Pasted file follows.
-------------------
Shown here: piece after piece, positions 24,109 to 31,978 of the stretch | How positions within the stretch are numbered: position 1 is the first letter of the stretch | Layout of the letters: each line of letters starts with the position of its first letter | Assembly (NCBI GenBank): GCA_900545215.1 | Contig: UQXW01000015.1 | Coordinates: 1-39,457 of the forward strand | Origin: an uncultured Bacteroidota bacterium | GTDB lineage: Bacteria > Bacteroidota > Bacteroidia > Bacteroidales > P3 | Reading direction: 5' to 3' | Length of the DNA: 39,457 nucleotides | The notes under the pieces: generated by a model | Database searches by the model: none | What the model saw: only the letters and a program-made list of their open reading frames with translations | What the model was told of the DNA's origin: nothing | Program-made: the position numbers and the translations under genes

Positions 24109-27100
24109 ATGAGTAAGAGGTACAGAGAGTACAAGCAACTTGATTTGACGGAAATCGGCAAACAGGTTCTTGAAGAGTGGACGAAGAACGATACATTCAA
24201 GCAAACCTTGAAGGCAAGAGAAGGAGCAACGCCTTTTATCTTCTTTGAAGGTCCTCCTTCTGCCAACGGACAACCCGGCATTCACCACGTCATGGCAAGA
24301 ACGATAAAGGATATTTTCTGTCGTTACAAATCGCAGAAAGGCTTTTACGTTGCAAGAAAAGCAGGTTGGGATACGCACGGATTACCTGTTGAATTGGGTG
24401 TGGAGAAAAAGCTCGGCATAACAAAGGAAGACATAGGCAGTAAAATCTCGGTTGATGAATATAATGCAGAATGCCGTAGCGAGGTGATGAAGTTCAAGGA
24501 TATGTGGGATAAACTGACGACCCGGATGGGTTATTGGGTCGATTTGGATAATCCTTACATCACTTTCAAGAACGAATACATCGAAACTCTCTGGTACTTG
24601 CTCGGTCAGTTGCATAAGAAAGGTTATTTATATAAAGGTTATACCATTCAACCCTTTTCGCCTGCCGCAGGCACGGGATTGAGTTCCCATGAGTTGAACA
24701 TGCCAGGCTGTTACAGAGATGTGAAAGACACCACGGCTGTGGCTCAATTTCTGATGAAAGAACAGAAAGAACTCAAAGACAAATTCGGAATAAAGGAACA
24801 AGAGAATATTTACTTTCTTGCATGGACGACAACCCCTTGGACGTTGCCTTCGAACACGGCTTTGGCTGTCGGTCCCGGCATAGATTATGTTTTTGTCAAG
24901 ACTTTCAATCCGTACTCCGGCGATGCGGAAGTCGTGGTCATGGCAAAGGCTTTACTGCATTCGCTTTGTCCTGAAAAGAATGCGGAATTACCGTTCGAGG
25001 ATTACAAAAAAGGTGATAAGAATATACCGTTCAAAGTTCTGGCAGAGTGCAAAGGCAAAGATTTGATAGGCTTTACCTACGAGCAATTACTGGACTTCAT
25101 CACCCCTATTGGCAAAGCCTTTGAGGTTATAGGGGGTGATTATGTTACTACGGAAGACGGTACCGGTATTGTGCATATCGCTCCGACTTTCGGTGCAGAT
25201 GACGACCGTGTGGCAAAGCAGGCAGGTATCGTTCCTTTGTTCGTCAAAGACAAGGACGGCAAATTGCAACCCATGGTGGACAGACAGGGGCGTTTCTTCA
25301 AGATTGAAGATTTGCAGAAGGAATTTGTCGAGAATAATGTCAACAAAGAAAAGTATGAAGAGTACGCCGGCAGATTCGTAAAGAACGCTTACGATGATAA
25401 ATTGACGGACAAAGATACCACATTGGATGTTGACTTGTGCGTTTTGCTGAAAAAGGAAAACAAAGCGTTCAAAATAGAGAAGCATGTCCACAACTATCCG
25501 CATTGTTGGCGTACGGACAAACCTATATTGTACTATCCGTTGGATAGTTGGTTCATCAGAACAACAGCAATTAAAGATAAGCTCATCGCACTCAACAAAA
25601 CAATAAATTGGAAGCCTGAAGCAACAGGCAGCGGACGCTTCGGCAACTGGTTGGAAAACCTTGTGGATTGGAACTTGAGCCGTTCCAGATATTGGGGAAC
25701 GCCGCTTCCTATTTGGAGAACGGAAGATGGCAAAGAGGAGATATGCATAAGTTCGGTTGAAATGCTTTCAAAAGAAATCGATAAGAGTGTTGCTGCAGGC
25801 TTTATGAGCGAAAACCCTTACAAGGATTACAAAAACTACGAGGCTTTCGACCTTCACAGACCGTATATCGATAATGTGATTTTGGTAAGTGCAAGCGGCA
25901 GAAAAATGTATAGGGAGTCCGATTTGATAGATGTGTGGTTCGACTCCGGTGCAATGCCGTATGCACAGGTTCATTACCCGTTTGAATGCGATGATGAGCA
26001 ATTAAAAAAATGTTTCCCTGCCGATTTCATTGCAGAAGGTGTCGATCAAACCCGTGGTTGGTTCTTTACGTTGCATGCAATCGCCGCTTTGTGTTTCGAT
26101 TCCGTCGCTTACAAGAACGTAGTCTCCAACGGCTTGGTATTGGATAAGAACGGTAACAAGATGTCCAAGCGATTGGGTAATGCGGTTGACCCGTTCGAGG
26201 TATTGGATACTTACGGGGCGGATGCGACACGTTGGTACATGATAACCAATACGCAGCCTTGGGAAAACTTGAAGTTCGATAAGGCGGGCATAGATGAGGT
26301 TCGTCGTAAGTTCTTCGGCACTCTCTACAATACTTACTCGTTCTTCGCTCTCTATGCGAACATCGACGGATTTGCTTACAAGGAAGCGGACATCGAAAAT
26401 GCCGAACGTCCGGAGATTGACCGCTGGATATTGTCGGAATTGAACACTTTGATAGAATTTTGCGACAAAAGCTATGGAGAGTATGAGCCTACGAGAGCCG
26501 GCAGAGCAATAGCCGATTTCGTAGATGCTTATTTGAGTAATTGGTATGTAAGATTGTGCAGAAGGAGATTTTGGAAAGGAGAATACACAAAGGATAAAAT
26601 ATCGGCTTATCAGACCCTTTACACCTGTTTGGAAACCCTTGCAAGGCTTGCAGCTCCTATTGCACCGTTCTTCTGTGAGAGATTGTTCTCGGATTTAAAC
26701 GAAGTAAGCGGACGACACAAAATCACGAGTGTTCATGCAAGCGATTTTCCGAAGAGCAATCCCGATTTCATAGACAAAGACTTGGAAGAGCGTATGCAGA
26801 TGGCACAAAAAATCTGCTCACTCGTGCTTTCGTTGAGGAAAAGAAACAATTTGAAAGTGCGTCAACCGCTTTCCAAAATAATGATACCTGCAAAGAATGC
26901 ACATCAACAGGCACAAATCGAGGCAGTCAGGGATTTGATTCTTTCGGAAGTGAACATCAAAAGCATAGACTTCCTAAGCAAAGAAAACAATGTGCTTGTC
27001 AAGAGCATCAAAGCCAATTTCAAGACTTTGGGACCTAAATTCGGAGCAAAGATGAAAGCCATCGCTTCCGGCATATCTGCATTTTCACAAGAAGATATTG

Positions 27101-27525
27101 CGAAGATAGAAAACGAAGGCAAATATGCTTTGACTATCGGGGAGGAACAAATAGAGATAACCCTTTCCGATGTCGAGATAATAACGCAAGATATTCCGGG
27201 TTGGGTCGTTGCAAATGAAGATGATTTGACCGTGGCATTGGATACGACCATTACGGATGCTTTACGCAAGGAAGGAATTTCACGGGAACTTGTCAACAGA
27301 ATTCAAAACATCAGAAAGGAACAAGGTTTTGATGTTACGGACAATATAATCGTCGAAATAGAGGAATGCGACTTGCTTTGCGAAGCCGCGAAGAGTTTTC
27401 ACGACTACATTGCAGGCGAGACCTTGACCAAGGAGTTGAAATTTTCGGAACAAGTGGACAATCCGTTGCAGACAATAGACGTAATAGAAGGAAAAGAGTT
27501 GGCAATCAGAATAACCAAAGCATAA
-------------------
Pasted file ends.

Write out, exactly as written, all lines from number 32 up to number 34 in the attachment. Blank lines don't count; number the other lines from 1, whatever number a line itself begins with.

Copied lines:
27001 AAGAGCATCAAAGCCAATTTCAAGACTTTGGGACCTAAATTCGGAGCAAAGATGAAAGCCATCGCTTCCGGCATATCTGCATTTTCACAAGAAGATATTG

Positions 27101-27525
27101 CGAAGATAGAAAACGAAGGCAAATATGCTTTGACTATCGGGGAGGAACAAATAGAGATAACCCTTTCCGATGTCGAGATAATAACGCAAGATATTCCGGG